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State politicians sign letter to Big Ten Commissioner Kevin Warren to restart sports



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Big Ten commissioner Kevin Warren speaks following the cancellation of the men's basketball tournament due to concerns over the coronavirus March 12 at Bankers Life Fieldhouse in Indianapolis. Legislators from six states sent a letter to Warren on Tuesday asking the Big Ten to reconsider its decision to postpone fall sports. Tribune News Service

On Tuesday, 10 state legislators in six Big Ten states sent a letter to Big Ten Commissioner Kevin Warren asking the conference to reconsider its decision last month to postpone fall sports due to the ongoing coronavirus pandemic.

The letter, authored by Michigan Speaker of the House Lee Chatfield, was signed by nine other state lawmakers, from Iowa, Michigan, Minnesota, Ohio, Pennsylvania and Wisconsin. The only signatory to attend a Big Ten university is Michigan State Senate Majority Leader Mike Shirkey, who received a master’s degree from the University of Wisconsin-Madison.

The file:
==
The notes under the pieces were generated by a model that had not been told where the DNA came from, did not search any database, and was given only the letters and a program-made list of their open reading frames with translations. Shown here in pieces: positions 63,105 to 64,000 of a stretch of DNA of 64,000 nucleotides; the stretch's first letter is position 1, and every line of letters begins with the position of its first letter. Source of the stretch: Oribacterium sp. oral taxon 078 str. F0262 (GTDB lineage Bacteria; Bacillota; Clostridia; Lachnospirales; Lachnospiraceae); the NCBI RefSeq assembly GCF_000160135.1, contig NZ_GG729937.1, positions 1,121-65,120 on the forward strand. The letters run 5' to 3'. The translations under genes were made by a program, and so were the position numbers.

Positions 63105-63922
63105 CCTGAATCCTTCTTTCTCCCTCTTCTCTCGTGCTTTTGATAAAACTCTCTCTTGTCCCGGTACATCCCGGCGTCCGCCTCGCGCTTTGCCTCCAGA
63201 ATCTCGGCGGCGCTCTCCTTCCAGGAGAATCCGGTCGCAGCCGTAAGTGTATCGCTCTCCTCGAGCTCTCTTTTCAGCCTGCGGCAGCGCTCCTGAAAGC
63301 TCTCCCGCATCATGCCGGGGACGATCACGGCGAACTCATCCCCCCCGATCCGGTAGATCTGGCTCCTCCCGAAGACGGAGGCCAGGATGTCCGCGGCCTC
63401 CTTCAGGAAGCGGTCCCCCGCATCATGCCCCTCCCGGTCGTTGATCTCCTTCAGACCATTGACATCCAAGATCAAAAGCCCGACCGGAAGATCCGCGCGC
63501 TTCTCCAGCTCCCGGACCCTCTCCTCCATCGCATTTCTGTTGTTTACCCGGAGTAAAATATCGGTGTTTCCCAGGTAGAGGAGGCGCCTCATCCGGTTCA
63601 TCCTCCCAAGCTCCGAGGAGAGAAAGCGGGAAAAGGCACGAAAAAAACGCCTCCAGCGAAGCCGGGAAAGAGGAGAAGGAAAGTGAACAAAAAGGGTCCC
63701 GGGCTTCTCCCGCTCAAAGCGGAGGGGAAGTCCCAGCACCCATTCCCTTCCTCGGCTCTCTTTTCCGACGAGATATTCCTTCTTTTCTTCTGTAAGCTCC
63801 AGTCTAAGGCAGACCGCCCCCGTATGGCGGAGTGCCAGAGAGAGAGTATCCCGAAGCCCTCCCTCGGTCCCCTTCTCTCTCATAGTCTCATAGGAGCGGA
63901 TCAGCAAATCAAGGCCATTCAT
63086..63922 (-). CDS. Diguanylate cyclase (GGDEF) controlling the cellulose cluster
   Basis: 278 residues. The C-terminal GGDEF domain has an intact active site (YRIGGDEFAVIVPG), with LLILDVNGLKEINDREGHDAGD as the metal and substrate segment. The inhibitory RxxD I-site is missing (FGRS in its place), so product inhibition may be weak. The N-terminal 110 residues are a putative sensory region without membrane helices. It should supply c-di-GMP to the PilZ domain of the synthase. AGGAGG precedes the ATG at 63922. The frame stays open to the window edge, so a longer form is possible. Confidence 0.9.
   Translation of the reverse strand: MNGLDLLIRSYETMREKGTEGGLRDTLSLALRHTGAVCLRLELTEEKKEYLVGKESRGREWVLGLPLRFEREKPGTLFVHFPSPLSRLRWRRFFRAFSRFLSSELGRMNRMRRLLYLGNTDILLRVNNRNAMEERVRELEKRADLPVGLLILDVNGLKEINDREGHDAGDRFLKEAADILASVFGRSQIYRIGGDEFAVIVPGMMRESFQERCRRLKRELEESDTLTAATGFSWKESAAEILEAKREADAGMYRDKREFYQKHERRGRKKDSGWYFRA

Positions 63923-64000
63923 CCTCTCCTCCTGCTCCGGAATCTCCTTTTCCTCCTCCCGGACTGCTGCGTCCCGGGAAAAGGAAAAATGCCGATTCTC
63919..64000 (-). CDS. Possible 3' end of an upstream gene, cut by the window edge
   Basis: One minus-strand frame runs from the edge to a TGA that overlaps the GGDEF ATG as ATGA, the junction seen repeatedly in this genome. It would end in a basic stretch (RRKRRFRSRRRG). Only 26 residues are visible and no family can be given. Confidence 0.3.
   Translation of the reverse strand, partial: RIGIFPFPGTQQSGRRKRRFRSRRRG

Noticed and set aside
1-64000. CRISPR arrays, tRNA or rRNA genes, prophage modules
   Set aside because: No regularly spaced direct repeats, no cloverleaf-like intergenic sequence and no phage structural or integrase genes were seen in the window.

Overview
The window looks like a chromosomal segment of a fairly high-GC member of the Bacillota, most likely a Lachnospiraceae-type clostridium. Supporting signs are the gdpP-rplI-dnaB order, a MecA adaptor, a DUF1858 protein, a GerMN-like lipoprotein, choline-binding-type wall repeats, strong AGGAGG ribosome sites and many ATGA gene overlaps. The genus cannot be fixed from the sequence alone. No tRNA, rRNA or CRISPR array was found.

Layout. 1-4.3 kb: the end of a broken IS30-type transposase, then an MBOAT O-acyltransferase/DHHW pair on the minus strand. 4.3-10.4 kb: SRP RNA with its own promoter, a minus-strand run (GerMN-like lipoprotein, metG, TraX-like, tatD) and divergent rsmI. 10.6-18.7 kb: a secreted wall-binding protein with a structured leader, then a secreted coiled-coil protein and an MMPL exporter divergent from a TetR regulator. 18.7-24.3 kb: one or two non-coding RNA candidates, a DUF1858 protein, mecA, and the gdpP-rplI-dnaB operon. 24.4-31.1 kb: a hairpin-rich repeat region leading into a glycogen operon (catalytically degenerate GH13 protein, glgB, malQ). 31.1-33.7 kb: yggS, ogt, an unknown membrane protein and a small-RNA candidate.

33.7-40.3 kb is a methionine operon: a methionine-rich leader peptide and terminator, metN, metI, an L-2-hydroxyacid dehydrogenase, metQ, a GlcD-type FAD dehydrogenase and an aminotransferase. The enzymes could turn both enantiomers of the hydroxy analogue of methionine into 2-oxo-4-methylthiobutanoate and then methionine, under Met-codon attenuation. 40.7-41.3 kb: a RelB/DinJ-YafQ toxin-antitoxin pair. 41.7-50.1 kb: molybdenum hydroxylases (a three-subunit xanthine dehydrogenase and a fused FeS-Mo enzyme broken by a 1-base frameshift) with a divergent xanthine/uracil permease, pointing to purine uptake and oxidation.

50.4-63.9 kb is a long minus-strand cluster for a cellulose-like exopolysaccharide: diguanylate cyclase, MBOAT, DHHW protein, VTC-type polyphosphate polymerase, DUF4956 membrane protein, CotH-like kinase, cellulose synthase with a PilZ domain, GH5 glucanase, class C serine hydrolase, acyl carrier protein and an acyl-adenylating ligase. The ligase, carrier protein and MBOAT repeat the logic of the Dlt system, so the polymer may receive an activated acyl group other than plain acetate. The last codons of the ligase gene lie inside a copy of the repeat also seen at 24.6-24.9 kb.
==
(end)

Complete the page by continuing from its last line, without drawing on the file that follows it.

In the letter, Chatfield says the conference’s decision to cancel football places the Big Ten and all its members at a disadvantage as other conferences, including the Atlantic Coast Conference, Big 12 and South Eastern Conference, all begin play this week. 

“These athletes are losing a vital part of student life and are becoming less marketable to future employers with each passing week,” Chatfield wrote. “Additionally, our local universities stand to lose hundreds of millions of dollars that support vital student scholarships.”

Chatfield also mentions that several Big Ten players, parents and coaches encouraged state leaders to convey their support for a fall football season.

The letter comes one week after President Donald Trump tweeted that he had a “very productive meeting” with Warren about playing a fall football season. It also comes just days after Big 12 schools Texas Christian University and Oklahoma State University canceled their opening weekend games.

"The Big Ten's current direction is the wrong choice for the conference, for our area universities, and — worst of all — for thousands of our local students," Chatfield said in a statement. "The Big Ten should reverse course as soon as possible and do everything possible to help their students restart extracurricular activities safely."

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